On to the Twisty Streets of Monte Carlo

On to the Twisty Streets of Monte Carlo image

Text: Alex Yoong / Photos: | posted May 14, 2010 19:01

2010 Monaco Grand Prix

This weekend sees the most prestigious race in the F1 calendar taking place at the principally of Monte Carlo.

The grand prix is run around the tight and twisty streets of Monte Carlo and sees the highest amount of TV viewership of the whole year, as people don't just tune in to watch the glamor but also to see the drivers wrestle their 700hp machines, just millimeters away from the barrier.

As street tracks go, it's not the most challenging (Macau in my view is the best). But because you do it in the fastest race cars in the world, it probably makes this the hardest thing a driver will ever do on four wheels.

My favorite analogy is when ex-F1 driver David Coultard compared it to racing around your living room in a mountain bike.

There are no real straights at Monaco and the gradient changes are extreme as it is a public road. This means that the car is always moving under your hands and you need 100% concentration every second of every lap for 2 hours.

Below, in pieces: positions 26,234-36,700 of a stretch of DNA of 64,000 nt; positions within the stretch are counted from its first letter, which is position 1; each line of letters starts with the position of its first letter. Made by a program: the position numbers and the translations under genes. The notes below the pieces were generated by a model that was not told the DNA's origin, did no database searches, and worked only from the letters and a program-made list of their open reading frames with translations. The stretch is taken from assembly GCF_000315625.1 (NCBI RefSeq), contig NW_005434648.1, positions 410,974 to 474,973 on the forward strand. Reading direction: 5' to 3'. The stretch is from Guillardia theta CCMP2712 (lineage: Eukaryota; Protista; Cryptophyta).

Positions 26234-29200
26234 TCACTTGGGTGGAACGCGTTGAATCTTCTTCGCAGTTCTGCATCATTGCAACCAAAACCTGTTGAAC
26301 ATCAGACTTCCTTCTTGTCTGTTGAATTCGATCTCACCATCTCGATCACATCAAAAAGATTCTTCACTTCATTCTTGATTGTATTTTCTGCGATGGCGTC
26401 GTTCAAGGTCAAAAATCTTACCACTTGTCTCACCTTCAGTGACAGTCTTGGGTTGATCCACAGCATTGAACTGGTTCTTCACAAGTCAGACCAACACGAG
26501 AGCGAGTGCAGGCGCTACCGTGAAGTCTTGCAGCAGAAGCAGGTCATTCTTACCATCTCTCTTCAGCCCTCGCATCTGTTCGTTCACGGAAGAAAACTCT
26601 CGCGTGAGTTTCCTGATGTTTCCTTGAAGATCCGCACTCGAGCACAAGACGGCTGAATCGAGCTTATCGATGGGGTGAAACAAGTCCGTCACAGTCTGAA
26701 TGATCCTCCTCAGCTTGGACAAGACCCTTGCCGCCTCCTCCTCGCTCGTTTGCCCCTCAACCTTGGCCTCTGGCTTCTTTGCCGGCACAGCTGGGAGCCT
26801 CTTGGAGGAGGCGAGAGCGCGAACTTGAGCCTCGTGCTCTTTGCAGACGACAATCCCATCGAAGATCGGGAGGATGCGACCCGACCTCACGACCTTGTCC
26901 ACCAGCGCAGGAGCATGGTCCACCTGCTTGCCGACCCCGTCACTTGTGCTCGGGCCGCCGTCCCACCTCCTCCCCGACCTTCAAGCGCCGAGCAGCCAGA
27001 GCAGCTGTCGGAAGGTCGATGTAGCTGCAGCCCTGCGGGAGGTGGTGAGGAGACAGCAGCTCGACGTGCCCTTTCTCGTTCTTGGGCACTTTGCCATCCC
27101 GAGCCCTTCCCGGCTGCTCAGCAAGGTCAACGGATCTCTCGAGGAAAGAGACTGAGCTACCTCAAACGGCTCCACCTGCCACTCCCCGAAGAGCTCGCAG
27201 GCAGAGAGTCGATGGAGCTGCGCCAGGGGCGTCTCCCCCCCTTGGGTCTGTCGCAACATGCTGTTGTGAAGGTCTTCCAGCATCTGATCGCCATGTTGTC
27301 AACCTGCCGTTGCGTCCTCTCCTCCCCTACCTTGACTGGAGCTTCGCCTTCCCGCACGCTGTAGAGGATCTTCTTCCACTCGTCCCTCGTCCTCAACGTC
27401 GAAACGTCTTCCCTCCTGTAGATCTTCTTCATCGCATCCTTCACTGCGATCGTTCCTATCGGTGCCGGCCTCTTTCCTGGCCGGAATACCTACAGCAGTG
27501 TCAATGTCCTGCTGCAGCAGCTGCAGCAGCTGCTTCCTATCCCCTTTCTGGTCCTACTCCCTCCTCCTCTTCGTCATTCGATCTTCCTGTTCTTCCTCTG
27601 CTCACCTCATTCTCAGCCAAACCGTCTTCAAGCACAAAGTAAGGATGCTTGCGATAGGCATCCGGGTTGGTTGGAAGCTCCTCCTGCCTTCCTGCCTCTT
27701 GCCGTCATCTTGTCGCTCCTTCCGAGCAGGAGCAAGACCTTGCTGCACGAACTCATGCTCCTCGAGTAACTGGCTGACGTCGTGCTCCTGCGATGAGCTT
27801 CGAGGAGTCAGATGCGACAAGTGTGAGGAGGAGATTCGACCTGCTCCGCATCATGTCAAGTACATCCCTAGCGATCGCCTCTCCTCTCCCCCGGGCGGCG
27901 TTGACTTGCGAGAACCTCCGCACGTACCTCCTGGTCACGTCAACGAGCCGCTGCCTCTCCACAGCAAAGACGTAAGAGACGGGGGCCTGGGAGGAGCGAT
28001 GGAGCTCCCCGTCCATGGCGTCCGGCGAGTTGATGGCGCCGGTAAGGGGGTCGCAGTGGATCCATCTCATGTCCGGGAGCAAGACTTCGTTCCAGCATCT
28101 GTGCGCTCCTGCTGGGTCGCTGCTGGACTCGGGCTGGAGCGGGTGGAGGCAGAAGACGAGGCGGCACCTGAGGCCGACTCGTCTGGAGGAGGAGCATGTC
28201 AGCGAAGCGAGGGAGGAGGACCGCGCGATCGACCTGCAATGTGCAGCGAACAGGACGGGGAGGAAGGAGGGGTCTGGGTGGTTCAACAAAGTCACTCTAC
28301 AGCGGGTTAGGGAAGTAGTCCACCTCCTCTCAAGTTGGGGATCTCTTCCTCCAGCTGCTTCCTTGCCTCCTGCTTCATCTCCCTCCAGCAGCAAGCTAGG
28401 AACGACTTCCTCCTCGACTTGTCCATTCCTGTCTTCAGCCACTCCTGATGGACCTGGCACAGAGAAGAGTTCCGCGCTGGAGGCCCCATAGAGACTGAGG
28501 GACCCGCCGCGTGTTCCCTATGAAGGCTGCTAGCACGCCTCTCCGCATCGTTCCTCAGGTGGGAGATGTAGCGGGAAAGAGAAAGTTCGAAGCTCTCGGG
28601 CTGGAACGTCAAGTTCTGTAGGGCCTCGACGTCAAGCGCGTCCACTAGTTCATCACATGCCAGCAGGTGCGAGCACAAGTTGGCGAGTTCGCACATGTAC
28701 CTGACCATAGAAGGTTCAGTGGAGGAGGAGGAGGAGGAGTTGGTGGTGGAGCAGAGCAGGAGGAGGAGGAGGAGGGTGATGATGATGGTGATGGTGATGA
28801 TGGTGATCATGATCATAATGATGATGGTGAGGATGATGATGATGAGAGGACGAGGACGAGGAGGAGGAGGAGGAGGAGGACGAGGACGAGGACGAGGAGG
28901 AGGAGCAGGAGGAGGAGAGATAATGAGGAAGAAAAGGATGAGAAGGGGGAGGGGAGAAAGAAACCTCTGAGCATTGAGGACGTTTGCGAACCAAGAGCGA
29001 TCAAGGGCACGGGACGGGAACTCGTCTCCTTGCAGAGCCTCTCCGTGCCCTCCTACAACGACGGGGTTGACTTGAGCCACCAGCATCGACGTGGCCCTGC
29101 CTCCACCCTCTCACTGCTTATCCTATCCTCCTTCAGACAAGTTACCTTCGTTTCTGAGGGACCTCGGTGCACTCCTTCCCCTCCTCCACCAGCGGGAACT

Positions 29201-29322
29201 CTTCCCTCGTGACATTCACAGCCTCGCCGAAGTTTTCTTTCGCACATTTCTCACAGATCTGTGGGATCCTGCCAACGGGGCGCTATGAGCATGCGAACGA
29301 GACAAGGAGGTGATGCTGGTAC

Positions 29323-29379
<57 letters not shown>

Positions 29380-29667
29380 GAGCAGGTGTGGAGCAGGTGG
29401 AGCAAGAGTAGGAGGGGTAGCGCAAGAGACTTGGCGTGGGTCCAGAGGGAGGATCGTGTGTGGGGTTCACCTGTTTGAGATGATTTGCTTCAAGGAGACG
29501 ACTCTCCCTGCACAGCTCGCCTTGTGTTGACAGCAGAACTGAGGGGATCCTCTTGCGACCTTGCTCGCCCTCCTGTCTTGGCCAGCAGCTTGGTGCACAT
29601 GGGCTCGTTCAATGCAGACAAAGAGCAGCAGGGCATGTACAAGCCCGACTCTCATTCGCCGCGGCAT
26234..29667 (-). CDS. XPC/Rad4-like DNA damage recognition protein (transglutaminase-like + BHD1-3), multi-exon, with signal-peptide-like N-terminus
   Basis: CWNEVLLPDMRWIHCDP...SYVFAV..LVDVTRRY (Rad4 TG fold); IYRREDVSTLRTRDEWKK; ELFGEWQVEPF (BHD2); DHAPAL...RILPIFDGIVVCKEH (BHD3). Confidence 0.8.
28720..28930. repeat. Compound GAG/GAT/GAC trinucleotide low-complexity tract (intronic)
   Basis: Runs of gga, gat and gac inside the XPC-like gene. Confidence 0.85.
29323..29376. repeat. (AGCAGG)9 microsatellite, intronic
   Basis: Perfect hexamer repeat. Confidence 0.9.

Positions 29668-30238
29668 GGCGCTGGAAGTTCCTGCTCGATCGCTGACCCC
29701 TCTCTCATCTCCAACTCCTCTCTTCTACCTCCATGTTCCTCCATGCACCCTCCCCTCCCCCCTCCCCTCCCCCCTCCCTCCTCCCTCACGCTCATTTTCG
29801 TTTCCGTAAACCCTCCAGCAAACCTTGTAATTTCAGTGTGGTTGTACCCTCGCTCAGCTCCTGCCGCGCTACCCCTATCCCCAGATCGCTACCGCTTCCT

No sport I have ever tried tests your mental strength as severely as racing at Monaco in a F1 car. The exhaustion at this track is so complete that at the end of the race, you feel as if your brain has melted away to pool into your toes.

It's a track where you need a car with as much down force as possible. Drag is not too big a problem, so expect that to bring the very-aero efficient Red Bulls back a bit closer to the rest of the competition.

You also need very good mechanic grip, which in the past is something McLaren has always been very good at.

Even though Red Bull say they have solved their slow speed corner problems from last year and will be competitive, I think Monaco represents the best chance for another team to stop Red Bulls run of pole positions this year (6 poles from 6 races).

Street tracks are completely opposite from fast flowing tracks like Barcelona. Because of the challenging nature of street tracks coupled with the fact that no one gets to test on them, means that drivers can make a bigger difference than usual.

So expect surprises where a driver performs superbly to bring their car up the grid to a sport they would not normally be.

Also expect a very good fight at the front between the big four teams. Historically, Alonso, Hamilton, Button and of course Schumacher do very well here.